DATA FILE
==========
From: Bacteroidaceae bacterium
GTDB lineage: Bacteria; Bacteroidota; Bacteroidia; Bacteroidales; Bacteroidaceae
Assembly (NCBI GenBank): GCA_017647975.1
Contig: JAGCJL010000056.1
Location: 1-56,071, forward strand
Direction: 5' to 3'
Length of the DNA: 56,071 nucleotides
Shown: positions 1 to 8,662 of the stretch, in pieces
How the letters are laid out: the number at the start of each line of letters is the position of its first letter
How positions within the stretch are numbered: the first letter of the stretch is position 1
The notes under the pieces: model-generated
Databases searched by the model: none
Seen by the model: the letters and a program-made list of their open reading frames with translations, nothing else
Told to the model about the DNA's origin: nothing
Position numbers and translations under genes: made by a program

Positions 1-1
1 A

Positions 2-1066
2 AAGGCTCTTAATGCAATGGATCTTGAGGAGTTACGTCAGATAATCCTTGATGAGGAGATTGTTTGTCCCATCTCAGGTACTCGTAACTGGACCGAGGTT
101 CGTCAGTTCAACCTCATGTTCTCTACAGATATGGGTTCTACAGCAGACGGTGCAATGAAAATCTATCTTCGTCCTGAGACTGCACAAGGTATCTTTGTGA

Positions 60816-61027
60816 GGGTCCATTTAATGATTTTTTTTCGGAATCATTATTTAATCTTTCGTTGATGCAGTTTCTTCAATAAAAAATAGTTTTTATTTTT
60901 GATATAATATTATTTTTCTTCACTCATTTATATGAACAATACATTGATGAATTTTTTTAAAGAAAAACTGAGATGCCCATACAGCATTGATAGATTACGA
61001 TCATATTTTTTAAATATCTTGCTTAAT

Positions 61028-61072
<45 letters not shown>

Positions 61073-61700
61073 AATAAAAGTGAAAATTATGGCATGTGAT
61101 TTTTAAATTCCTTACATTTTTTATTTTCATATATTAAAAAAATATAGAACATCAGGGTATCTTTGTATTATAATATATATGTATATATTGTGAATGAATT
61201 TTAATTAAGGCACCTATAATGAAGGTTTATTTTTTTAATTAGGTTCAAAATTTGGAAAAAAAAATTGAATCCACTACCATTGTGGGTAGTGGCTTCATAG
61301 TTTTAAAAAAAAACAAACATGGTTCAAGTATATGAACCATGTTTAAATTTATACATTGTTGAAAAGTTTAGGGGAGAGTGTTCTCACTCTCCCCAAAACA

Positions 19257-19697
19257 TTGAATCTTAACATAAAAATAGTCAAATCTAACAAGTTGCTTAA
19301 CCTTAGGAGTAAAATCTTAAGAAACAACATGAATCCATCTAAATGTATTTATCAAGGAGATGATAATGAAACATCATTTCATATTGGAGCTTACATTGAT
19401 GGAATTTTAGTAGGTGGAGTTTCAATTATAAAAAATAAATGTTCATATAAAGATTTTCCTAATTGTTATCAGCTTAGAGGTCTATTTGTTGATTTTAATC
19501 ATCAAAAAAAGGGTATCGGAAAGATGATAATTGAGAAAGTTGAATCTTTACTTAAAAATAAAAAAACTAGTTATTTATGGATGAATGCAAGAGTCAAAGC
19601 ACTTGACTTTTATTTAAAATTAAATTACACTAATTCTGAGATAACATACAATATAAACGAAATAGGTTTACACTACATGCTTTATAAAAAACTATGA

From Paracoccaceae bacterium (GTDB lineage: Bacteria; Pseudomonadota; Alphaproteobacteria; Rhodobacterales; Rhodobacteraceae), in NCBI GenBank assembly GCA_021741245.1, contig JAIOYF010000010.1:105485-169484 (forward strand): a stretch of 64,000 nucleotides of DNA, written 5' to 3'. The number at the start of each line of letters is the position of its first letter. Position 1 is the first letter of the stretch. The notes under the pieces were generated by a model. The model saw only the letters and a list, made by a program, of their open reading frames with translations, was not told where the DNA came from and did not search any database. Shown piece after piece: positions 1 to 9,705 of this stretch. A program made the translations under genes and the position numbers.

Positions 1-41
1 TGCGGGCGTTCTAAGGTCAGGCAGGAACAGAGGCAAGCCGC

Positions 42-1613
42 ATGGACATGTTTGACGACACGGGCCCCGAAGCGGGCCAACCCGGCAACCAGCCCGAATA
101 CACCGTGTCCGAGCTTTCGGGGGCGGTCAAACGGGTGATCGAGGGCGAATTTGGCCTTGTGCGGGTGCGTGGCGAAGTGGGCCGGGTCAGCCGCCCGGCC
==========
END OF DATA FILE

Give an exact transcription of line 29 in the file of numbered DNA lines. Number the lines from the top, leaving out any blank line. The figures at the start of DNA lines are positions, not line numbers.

61101 TTTTAAATTCCTTACATTTTTTATTTTCATATATTAAAAAAATATAGAACATCAGGGTATCTTTGTATTATAATATATATGTATATATTGTGAATGAATT